A guide to starting your import business from Africa

I have been so touched the last month by the numerous numbers of encouraging mails complementing our efforts in working with the Yawama of Sweden brand but also asking for advice on how I have gone about creating a business that includes Africans small-scale producers. Many of us have travelled to Africa, worked in Africa , been moved by Africa, been inspired by african colour, african design, african handicraft  not to mention its beautiful people.  We all understand that needs at the so-called base of the pyramid ( the 3-4 million people living on less than USD 2,50 – 8,00 per day….numbers differ depending on where the definition comes from)  are too numerous to mention. What do we all have in common? We want to do good business. We want to make change.  Many have ideas of starting up similar ventures or have already started. Some have started and closed shop. I would like to share my experiences. Not because I love competition but because I feel that together we can grow. Hopefully you can save time and money  by avoiding some of the mistakes that I have made. Hopefully this space will help your business to grow and therefore help others.  Something I have learned here in Sweden is that sharing ideas and experiences brings growth and I am grateful for the many opportunities where I have gained information because someone chose to share it.

I sincerely hope that we can use this as a platform to discuss and exchange ideas about import strategies, product development, design, freight costs, payments and more. Where possible I will refer to brands and businesses that have been an inspiration.

I do not feel that I have all the answers but I truly believe that Africa is in a position to offer products for the interior and children industry for Europe and in so doing also create market opportunities locally in Africa. The internet is providing new ways that we can work with producers in the South. A number of different freight options are available.  We are a number of young dynamic African offspring with a die-hard passion to bring change and economic development to the African continent and whether you are Zambian or Nigerian the word “Africa” says home.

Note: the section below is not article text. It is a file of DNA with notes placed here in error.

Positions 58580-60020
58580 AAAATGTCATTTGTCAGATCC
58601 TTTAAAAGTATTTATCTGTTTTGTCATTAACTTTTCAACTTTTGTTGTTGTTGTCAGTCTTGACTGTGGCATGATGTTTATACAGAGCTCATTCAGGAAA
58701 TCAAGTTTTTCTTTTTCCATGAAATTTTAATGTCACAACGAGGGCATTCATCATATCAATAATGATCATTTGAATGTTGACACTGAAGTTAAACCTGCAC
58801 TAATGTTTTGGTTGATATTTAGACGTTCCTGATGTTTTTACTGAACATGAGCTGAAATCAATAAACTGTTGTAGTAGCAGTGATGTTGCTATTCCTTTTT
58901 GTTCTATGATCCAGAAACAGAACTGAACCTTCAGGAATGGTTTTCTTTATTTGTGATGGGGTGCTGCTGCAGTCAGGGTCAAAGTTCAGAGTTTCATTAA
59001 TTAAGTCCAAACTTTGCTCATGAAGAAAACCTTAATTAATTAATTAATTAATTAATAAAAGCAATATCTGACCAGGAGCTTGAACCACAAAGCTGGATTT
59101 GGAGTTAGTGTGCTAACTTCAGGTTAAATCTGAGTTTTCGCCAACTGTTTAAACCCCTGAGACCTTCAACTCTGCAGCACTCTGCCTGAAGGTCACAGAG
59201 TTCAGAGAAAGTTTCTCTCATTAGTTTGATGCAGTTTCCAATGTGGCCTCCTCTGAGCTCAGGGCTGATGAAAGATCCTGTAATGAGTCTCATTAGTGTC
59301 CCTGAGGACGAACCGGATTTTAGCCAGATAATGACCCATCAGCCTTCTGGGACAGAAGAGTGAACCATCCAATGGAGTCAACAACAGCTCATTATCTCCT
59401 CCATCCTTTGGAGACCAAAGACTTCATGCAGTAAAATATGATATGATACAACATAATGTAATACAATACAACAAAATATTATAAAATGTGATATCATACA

The areas that I will be highlighting in  the guide to starting your import business from Africa will include

  1. Your Business Model
  2. Your Market
  3. Your Value Chain
  4. Your suppliers
  5. Your Distribution
  6. Your Marketing Mix

Please take note that I will write from my experiences from both Africa and Europe working with design for good. What might work for me might not necessarily work for your circumstances.

CASE: YAWAMA OF SWEDEN

  • Products: Interior decor and textiles. Plush toys for kids
  • Producers: Southern Africa , primarily Zambia
  • Market: Sweden
  • Marketing Tool: On Line Store
Yawama of Sweden

Yawama of Sweden

 

Sourcing ecological cotton in Africa

Cotton plant© Paul Hahn/Aid by Trade Foundation.

Cotton plant© Paul Hahn/Aid by Trade Foundation.

My aim has been to develop a fully African produced plush toy, appealing in design to a very demanding Swedish consumer and yet  within a price range that would be considered affordable despite its handmade nature. My frame of reference: I wanted  the yarn used in the production to be African and I wanted the product to be able to provide an added income for woman at the base of the pyramid in Zambia willing to learn to knit.

Zambia is a cotton growing country. However the spinning industry which did exist  in Zambia has failed and it has taken me months of research to successfully source ecological cotton yarn. Eventually I found ecological cotton grown and spun in Tanzania, dyed in Kenya and finally imported into Zambia. I am still to understand how to benefit from COMESA regulations so as not to encounter duties on imports from Kenya to Zambia. This will have to be another future project in an attempt to reduce costs on our knitted plush toys. Other sources of dyed cotton yarn proved to have been spun and dyed in India and the original source of the cotton unknown.

I feel frustrated over  Zambia primarily being a  raw material producer.  In my home town of Kabwe, Mulungushi textiles that once employed 2000 people now boasts overgrown gardens and dilapidated infrastructure. Rumour has it yet again that a “potential investor” is looking into starting up the facility.  Swarp Spinning in Ndola that had a production capacity of 50000 spindles went into receivership in 2008 at the hight of world economic turmoil. Some of the failures in the spinning and textile  industry are said to have been a result as poor management, competition from Chinese products, high production costs and the second-hand clothing industry. I believe however that there is still potential to develop this industry focusing on smaller industrial units and focusing on grass root production.

Africa is known to have some of the finest cotton-producing about 8% of the world’s cotton the majority of this cotton being produced by small-scale farmers in rural areas with little mechanical assistance. According to the Cotton made in Africa initiative   these simple conditions under which cotton is grown in Africa allow for a sustainable cotton production. The CMAI initiative promotes African grown cotton as a means of empowerment for rural communities in Africa.

Sustainable cotton

Cotton made in Africa

I am so looking forward to launching our new hand knitted children’s range made from ECOLOGICAL COTTON GROWN IN AFRICA.  I can hardly believe that we are soon there. Keep posted for more information on the design process and details on individual knitters.